Trump said he will raise tariffs on $250 billion in Chinese goods to 30% and hike duties on another $300 billion in products to 15%.Politicsread more
Stocks dropped after Donald Trump ordered that U.S. manufacturers find alternatives to their operations in China.US Marketsread more
Federal Reserve Vice Chair Richard Clarida said Friday that the global economy has deteriorated in the past month.Marketsread more
The latest escalation in the trade war ups the odds the economy will fall into recession and that the Fed will aggressively cut rates.Market Insiderread more
Here are the products that stand to be the most affected by China's new tariffs on $75 billion worth of U.S. goods.Marketsread more
"We don't need China and, frankly, would be far better off without them," Trump tweeted.Politicsread more
"My only question is, who is our bigger enemy, Jay Powell or Chairman Xi?" Trump wrote amid a series of tweets that rattled markets Friday.Politicsread more
"I would love this to be clarified. We come to a deal on trade, boy, this market is up 10 to 15%, but without it's going to be worrisome," Jeremy Siegel says.Marketsread more
The final week of August could be highly volatile as markets fret over the economy and the latest developments in trade wars.Market Insiderread more
Tesla solar energy systems reportedly ignited at an Amazon warehouse in Redlands, California last June, and the Seattle e-commerce titan confirmed that it has no further plans...Technologyread more
The death comes as federal and state health officials investigate a slew of lung illnesses in connection to e-cigarette use.Health and Scienceread more
The Trump administration plans to delay auto tariffs by up to six months, stopping itself for now from widening global trade disputes, four sources told CNBC.
The White House faces a Saturday deadline to decide whether to slap duties on car and auto part imports over national security concerns. After Saturday, the administration would have another 180 days to come to a decision as long as it is negotiating with its counterparts.
President Donald Trump sees the tariffs as a way to gain leverage over trading partners such as the European Union and Japan during ongoing talks. But the president risks sparking fresh global trade clashes if he goes through with car duties. The European Union, for example, has already prepared a list of retaliatory duties to implement if Trump targets autos.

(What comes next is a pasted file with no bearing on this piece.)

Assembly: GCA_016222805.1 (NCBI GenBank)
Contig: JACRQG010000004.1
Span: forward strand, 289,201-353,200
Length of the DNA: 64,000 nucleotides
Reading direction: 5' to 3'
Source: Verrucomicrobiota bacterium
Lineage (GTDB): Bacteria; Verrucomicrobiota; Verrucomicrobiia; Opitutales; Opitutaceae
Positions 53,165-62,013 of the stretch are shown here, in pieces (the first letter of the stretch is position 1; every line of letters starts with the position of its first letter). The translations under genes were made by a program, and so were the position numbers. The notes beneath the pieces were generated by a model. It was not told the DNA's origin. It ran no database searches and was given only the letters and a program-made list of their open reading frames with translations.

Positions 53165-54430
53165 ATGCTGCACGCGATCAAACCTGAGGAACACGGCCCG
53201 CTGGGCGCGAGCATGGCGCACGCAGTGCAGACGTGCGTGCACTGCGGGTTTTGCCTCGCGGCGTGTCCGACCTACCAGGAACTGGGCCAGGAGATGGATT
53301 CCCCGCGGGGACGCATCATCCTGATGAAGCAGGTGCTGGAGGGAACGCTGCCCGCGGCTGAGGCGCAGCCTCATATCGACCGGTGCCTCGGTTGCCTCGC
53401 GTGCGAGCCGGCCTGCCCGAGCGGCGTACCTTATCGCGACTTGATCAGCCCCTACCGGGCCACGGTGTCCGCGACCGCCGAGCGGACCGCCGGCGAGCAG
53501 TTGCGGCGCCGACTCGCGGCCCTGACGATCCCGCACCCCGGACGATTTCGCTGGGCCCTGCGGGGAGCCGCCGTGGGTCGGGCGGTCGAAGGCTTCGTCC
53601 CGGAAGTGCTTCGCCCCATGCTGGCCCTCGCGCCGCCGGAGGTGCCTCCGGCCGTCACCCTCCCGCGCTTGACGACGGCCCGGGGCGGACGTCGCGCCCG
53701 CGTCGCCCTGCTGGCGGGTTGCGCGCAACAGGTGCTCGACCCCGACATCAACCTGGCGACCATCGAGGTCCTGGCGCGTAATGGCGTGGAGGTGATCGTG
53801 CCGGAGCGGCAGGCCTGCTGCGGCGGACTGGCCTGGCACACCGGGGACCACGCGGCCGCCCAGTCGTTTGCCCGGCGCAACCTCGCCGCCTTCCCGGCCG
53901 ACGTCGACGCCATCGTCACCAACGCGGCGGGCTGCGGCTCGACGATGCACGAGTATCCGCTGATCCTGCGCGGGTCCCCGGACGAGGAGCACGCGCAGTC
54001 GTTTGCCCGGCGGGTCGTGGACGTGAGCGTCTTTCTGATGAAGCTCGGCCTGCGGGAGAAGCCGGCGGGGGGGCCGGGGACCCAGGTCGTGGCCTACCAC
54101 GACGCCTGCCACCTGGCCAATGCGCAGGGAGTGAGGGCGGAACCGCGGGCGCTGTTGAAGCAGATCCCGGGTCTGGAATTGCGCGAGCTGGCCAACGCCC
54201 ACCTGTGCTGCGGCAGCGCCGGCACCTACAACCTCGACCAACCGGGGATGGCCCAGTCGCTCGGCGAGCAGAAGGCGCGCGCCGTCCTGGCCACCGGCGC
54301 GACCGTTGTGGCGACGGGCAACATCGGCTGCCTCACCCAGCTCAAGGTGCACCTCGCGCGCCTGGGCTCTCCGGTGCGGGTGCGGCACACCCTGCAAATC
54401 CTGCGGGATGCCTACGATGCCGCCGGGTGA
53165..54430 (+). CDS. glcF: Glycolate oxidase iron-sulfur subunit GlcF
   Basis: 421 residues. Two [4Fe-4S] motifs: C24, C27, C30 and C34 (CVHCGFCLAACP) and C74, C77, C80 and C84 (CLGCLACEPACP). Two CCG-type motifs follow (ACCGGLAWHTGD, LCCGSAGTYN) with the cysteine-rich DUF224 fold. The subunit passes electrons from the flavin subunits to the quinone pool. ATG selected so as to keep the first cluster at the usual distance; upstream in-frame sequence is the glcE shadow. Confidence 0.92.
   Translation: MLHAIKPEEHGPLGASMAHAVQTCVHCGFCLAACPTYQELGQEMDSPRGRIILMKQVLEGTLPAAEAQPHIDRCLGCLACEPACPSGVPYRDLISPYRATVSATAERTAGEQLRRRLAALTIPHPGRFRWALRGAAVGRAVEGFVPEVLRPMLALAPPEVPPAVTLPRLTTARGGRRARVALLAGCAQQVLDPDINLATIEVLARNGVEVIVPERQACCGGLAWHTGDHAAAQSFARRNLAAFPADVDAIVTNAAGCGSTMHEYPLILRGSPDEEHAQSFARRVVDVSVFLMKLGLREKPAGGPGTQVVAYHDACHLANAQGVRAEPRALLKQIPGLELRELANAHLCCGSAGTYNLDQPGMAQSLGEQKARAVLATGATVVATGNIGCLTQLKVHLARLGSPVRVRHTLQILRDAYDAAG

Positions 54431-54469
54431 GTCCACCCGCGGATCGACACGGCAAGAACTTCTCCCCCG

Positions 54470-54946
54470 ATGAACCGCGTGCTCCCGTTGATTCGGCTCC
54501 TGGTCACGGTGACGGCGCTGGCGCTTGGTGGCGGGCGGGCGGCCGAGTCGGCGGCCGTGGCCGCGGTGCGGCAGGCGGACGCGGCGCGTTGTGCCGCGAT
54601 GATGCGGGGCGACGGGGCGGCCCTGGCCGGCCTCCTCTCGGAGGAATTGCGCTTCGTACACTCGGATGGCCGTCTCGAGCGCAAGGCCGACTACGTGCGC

Stocks gained back their their losses Wednesday following news of the administration's plans, which were confirmed by a source briefed on the talks, an administration official and two foreign officials. Shares of automakers such as Ford and General Motors jumped.
The delay comes as the White House tries to strike a potential trade deal with China to end an escalating conflict. The world's two largest economies increased tariffs on one another in recent days, amplifying a fight that has rattled financial markets and threatened to drag on the global economy.
Trump is mulling whether to use a national security justification to slap tariffs as high as 25% on cars. In February, the Commerce Department delivered a report to the president saying that he could justify duties citing a national security threat. He also used the rationale to put tariffs on steel and aluminum imports.
Lawmakers from both major parties have pushed Trump not to move forward with the auto duties. Republicans and Democrats on Capitol Hill have previously criticized the national security grounds used to imposing duties on goods from allies such as Canada.
U.S. automakers have also opposed the potential tariffs. When the Commerce Department gave Trump its report in February, the industry group Alliance of Automobile Manufacturers said "imposing tariffs on imported vehicles and parts would be a mistake, with significant negative consequences" for the auto industry and its employees.